] is the mainstream method in MT research and development today. Interestingly, current state-of-the-art NMT systems (e.g., [3
]) do not make use of context in which a source sentence to be translated appears. In other words, translation is performed in isolation while completely ignoring the remaining content of the document to which the source sentence belongs.
However, translation should not be performed in isolation as in many cases the semantics of a source sentence can only be decoded by looking at the specific context of the document. Human translators work in CAT tools where the sentence to be translated appears in the context of the surrounding sentences. In recent years, there have been a number of approaches that have tried to incorporate document-level context into state-of-the-art NMT models [4
]. All this work demonstrated that the use of document-level context can positively impact the quality of translation in NMT.
In this work, we used HAN [6
], a document-level NMT model, to see how (document-level) context of a source sentence to be translated can impact translation quality. HAN is a context-aware NMT architecture that models the preceding context of a source sentence in a document for translation, and significantly outperforms NMT models that do not make use of document-level context. In this work, we investigated why context-aware models like HAN perform better than vanilla baseline NMT systems that do not take context into account. We considered three different morphologically distant language-pairs for our investigation: Hindi-to-English, Spanish-to-English and Chinese-to-English. We summarize the main contributions of this paper as follows:
It is a well-accepted belief that context (neighbouring sentences) in which a sentence appears would help to improve the quality of its translation, and document-level MT models are built based on this principle. We show how exactly context impacts translation quality in state-of-the-art document-level NMT systems.
For our investigation we chose a state-of-the-art document-level neural MT model (i.e., HAN) and three different morphologically distant language-pairs, experimented with the formation of context, and performed a comprehensive analysis on translations. Our research demonstrates that discourse information is not always useful in document-level NMT.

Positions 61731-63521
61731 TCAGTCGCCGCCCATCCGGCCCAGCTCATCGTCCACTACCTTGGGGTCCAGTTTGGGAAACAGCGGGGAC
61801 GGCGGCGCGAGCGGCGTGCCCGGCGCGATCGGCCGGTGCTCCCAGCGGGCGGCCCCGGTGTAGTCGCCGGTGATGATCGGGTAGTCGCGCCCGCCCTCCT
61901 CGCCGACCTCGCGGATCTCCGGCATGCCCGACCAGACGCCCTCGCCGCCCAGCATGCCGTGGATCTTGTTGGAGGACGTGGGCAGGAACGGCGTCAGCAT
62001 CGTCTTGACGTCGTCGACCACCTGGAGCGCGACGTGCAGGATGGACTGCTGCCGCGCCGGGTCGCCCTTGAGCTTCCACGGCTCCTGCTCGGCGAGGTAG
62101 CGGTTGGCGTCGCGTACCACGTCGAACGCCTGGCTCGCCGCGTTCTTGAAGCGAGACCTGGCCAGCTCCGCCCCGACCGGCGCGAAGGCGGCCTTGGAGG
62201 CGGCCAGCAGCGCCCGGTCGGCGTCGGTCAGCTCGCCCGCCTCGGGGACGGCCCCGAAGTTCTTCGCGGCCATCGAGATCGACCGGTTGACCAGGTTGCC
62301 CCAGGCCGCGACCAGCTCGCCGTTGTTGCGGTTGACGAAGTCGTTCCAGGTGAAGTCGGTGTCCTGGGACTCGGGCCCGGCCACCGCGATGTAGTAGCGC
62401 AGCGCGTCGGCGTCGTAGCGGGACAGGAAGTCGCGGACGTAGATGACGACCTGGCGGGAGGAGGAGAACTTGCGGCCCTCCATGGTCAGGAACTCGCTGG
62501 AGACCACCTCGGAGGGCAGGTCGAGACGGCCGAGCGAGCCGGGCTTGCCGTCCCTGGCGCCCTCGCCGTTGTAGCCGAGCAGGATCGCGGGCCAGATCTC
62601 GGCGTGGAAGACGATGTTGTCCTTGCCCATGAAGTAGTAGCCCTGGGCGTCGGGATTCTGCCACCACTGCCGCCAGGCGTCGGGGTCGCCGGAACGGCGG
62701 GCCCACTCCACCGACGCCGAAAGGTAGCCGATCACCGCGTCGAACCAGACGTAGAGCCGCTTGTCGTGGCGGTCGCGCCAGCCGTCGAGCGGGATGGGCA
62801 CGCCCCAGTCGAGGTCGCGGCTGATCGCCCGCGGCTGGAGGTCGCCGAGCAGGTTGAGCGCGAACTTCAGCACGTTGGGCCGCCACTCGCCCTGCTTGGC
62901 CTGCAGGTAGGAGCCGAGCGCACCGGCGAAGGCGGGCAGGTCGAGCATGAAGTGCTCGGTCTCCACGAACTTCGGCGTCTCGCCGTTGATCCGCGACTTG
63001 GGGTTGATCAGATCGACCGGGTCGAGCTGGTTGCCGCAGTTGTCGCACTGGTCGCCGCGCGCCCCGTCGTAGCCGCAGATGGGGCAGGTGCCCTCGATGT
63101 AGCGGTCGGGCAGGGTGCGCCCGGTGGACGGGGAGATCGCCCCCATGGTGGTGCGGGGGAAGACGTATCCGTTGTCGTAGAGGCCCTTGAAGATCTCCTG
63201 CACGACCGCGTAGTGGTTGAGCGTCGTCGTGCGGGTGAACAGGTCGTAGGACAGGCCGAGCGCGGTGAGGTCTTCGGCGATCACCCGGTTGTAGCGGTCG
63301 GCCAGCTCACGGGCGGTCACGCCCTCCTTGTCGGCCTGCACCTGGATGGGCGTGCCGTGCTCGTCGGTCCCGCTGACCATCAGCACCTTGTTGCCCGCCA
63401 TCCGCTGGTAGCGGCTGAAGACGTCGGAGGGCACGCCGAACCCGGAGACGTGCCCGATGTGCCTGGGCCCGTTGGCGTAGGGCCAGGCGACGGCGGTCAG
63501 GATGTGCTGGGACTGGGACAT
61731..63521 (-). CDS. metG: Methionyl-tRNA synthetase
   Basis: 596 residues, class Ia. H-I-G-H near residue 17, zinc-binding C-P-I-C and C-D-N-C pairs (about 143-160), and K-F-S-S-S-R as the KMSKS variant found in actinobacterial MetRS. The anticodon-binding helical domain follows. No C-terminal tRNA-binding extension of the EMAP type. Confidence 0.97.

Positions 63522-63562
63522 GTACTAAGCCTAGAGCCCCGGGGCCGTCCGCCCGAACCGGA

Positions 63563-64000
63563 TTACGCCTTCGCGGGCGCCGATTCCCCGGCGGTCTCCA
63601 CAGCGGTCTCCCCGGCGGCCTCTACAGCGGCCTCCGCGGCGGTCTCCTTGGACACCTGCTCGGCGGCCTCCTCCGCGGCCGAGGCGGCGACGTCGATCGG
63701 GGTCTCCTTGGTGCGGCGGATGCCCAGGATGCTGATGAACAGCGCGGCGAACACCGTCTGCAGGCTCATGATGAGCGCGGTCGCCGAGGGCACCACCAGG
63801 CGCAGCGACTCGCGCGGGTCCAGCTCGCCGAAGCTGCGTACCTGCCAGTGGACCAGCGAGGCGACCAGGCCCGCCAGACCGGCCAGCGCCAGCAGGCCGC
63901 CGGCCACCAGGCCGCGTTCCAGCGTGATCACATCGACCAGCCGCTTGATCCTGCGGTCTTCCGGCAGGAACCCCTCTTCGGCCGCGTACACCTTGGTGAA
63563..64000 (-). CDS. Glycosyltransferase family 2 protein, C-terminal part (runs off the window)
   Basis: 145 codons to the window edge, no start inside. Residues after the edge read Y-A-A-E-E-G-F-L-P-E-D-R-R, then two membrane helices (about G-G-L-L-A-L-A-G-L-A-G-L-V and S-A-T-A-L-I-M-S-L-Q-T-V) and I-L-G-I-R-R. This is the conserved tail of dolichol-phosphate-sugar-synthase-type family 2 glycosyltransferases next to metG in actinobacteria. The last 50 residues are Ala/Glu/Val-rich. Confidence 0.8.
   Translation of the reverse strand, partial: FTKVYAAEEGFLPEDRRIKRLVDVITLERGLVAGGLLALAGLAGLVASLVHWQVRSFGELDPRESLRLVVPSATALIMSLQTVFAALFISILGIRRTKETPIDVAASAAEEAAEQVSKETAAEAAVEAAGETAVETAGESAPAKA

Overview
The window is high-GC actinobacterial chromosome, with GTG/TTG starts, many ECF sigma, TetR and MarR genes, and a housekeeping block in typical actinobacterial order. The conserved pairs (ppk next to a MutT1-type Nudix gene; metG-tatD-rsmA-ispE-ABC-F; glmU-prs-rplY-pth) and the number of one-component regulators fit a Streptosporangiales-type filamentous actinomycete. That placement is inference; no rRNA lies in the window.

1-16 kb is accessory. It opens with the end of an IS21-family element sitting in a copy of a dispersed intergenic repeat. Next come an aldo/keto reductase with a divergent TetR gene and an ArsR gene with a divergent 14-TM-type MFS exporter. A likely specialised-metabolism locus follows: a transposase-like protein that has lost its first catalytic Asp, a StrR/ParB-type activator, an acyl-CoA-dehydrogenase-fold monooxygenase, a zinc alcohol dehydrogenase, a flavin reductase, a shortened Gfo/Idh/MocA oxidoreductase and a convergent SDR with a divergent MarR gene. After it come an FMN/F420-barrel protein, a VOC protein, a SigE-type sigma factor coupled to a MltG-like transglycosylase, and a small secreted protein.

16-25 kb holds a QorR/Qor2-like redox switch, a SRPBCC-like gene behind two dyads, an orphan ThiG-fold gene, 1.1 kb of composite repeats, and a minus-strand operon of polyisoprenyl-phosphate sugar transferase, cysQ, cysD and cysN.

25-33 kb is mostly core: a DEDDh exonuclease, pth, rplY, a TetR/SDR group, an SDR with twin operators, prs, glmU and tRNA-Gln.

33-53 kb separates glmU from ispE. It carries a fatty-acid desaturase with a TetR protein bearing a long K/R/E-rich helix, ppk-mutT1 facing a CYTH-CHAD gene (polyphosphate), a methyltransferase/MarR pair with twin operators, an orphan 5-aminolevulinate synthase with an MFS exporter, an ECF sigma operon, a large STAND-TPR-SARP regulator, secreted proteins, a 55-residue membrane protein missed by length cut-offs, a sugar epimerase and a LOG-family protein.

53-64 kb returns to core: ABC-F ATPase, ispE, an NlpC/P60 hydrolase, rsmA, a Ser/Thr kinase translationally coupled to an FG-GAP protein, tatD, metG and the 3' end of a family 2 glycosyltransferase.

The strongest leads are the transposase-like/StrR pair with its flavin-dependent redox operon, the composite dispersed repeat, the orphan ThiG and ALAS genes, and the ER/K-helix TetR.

As far as document-level MT is concerned, our research provides a number of recommendations regarding the nature of context that can be useful in document-level MT.
The rest of this paper is organized as follows. In Section 2
, work related to our study is discussed. Section 3
details the data we utilized for our experiments. Our NMT models are discussed in detail in Section 4
. We discuss our evaluation strategy and results in Section 5
and Section 6
, respectively. Finally, Section 7
concludes our work by discussing avenues for future work.
2. Related Work
In recent years, there has been remarkable progress in NMT to the point where some researchers [8
] have started to claim that translations by NMT systems of specific domains are on par with human translation. Nevertheless, such evaluations were generally performed at sentence-level [1
], and document-level context was ignored in the evaluation task. Analogous to how human translators work, it should be the case that consideration of document-level context [9
] will help in resolving ambiguities and inconsistencies in MT. There has been a growing interest in modeling document-level context in NMT. As far as this direction of MT research is concerned, most of the studies aimed at improving translation quality by exploiting document-level context. For example, refs. [5
] have demonstrated that context helps in improving the translation including various linguistic phenomena such as anaphoric pronoun resolution and lexical cohesion.
Wang et al. [4
] proposed the idea of utilizing a context-aware MT architecture. Their architecture used a hierarchical recurrent neural network (RNN) on top of the encoder and decoder networks to summarize the context (previous n
sentences) of a source sentence to be translated. The summarized vector was then used to initialize the decoder, either directly or after going through a gate, or as an auxiliary input to the decoder state. They conducted experiments on large scale Chinese-to-English data and the outcome from those experiments clearly illustrates the significance of context in improving translation quality.